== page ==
Hashable type class represents types with decidable
equality and a hash function for use in hash-based algorithms and
data structures, not cryptography.
Hashable must satisfy the following law:
(a == b) `implies` (hash a == hash b)
Note that while
hash = const 0 is a law-abiding implementation,
one would usually prefer more discrimination. Hash-based data
structures and algorithms tend to perform badly in the presence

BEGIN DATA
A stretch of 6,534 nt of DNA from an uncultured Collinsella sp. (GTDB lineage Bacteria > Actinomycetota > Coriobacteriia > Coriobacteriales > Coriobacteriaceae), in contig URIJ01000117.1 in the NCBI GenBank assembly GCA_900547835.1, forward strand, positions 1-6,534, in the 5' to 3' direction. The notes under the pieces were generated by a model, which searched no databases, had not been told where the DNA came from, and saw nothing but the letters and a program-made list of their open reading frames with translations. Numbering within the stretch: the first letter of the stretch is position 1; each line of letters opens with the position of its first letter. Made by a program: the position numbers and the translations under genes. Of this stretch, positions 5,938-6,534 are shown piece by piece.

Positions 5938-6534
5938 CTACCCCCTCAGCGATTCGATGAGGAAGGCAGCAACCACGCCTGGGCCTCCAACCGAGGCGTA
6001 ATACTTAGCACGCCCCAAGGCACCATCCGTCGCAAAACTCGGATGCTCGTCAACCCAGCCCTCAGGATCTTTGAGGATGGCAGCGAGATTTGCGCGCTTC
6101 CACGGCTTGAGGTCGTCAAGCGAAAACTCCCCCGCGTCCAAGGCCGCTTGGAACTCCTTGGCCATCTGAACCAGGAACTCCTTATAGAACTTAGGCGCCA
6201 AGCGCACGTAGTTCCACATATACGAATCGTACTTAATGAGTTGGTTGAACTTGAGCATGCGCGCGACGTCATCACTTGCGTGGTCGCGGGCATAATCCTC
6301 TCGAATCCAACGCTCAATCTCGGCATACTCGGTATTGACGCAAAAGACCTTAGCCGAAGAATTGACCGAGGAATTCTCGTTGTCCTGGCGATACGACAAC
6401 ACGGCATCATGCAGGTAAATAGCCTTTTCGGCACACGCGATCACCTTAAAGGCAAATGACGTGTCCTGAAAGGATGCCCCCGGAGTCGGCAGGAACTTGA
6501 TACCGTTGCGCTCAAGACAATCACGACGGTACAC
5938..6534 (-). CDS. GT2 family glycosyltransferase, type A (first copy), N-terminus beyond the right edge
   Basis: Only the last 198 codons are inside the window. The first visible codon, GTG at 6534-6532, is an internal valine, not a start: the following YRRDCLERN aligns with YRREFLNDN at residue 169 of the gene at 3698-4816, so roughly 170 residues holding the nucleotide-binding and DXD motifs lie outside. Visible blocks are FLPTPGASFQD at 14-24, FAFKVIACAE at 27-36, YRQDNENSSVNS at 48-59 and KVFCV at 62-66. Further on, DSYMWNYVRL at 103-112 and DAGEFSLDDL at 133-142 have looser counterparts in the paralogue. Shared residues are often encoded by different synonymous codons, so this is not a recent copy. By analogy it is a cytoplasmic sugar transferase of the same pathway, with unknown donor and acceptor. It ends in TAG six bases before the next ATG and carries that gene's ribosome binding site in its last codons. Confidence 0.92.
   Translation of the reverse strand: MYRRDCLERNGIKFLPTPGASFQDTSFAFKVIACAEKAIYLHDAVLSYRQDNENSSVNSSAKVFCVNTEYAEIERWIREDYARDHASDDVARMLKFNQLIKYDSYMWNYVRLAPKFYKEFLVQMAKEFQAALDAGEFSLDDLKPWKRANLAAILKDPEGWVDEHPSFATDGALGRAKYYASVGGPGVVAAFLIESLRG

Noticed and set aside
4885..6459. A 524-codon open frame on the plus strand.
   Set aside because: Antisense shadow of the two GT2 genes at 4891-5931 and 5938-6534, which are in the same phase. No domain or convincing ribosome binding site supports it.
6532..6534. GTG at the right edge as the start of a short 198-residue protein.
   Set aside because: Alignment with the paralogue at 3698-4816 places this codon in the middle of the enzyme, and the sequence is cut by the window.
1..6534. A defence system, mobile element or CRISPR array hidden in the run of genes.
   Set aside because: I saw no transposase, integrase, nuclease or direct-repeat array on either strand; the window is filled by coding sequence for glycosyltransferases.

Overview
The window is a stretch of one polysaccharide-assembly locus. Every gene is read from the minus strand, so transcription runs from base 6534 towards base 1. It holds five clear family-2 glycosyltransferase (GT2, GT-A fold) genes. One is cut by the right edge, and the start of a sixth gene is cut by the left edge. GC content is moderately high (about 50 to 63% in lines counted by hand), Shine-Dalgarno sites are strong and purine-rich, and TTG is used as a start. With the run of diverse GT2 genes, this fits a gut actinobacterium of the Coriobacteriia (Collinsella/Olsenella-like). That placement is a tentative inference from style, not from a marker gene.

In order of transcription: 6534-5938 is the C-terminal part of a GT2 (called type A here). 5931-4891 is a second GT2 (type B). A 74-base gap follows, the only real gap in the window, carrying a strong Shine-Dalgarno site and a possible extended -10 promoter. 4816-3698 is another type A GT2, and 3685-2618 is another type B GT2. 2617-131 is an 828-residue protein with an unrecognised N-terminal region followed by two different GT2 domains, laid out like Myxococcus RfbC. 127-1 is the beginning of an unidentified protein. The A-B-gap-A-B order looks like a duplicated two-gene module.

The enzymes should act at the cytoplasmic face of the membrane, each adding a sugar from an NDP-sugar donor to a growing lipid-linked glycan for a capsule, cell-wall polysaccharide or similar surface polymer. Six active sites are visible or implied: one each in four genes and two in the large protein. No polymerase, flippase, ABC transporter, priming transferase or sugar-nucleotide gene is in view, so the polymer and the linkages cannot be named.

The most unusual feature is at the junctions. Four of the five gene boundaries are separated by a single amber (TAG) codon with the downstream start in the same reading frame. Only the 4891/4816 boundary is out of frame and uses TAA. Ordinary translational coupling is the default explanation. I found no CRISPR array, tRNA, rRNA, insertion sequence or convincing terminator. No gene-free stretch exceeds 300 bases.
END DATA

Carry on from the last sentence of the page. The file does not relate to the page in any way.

of excessive numbers of collisions.
Hash values produced by
hash should not be relied upon to be
stable accross multiple executions of a program and should not be
stored externally. While we currently do not do this, we might
want to use a fresh salt for every execution in the future.
(Hashable a) => Hashable (Array a)
(Hashable a) => Hashable (List a)
(Hashable a, Hashable b) => Hashable (Tuple a b)
(Hashable a) => Hashable (Maybe a)
(Hashable a, Hashable b) => Hashable (Either a b)
(RowToList r l, HashableRecord l r, EqRecord l r) => Hashable (Record r)